Jewish liturgies that involve the movement of bodies are a part of worship (Idelsohn 1932; Mackie 2017; Olson & Weinfeld 2006).

A complementary view of the Bible with regard to Israeli worship rituals during OT times can be an additional reference, wherein a body dedicated to the Lord is constituent of the liturgy. For example: an act of kneeling (Is 45:23), standing (Ps 122:2; Ps 135:2), raising hands (Ps 63:4), or raising hands and making gestures with the hands (Ps 143:6). A momentous thing happened when David moved the Ark of God from Obed-Edom to Jerusalem. The Bible reports, David danced with joy (2 Sm 6:14) in the holy procession and did it with all his might. Several verses in the NT narrate how he prostrated himself in order to worship God. One of the most powerful narratives can be found in the Book of Revelations, wherein it describes the worship of God by prostrating the body (Rv 15:4). Even in his epistle to the church at Ephesus, the Apostle Paul enlivened his prostration in worship (Eph 3:14).

Mitchell supports the opinion that the synergy of body movements within the church liturgy is biblical. The manifestation of human actions to worship God can be seen through a person’s liturgical movements and goes on to explain how body worship becomes more important than churches, holy places, books or other items (Mitchell 2006).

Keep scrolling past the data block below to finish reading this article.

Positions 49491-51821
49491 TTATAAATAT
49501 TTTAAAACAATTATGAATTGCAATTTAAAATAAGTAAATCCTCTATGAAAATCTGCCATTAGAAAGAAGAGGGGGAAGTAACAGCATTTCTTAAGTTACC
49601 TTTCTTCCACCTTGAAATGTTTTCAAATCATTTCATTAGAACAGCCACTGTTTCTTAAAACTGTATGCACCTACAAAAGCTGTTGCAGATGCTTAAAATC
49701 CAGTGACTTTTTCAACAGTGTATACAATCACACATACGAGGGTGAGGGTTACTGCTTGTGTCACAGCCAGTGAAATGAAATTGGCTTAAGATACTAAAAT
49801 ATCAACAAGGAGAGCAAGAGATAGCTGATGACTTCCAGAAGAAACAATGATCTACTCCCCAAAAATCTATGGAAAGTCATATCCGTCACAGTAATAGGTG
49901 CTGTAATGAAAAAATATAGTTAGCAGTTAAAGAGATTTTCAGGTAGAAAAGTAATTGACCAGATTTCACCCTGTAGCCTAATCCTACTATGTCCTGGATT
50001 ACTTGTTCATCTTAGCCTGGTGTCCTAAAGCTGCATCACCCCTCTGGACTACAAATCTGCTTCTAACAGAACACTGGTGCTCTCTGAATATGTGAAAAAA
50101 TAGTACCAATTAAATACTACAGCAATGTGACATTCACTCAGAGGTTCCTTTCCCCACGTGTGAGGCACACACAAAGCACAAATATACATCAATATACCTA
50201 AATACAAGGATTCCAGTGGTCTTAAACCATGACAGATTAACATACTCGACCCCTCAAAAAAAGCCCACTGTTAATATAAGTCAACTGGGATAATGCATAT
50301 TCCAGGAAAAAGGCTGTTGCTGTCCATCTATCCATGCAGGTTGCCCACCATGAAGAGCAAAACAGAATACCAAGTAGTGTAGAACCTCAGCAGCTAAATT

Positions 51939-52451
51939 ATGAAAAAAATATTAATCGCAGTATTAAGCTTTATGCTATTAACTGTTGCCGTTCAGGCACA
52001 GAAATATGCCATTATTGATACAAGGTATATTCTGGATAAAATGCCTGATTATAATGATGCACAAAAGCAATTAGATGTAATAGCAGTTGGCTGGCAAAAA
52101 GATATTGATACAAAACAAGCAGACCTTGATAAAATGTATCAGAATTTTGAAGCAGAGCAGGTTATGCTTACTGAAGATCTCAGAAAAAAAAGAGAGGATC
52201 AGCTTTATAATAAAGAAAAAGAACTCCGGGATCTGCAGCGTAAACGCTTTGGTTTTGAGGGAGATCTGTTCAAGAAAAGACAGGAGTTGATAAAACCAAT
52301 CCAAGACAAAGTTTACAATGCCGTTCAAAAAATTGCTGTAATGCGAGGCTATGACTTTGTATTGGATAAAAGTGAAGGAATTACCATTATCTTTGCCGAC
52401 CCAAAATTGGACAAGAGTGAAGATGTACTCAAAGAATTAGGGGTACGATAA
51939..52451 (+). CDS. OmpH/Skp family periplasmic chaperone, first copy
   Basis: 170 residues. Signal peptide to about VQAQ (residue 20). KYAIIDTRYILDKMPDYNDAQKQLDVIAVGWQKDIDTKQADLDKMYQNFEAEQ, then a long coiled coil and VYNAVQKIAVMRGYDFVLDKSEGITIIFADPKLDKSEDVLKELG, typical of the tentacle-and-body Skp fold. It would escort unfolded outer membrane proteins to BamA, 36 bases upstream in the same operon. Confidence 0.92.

It is through worship involving the body that awareness of God is built up. Sheil said movements as simple as opening a hand and raising it can increase one’s awareness of God’s presence. Sheil (2006) realised that visual gestures are more important than verbal explanations.

Thus it can be concluded that body movements and the liturgy form a complementary relationship. Where there is liturgy, body movements occur, and vice versa. Mattes (2016) elaborates that it is almost impossible to imagine a liturgy without body movements because it shows the symbiotic movement between God and man. Zephaniah 3:17 states God sings to his people and alludes to movement to save sinful people, and human beings respond to God’s work of salvation with rejoicing (Chrisholm 2002:450). This dialogue underlies the overall liturgical view that there is indeed a real correspondence between the body and theology (Jacobson et al. 2013; Ross 2008). Keeping this in mind, let us now analyse how drama fits in this pattern of body movements.

Beware of drama

As a movement integrated with the liturgy, there needs to be a principle of harmony that is not excessive in its expression. Horne and Davies (2006) warned that the danger of exaggerated movements in worship would have a direct impact by altering the form of worship into one of entertainment, hollow rituals, eroticism and the loss of its transcendent aspects. Vondey (2010:117), a modern Pentecostal theologian, agrees with the above statement. Although a theology of body movement can be accepted as something biblical in church liturgy, the drama trap is all too real.

Indications of worship movements that only emphasise performance has made worship in the services lose its essence.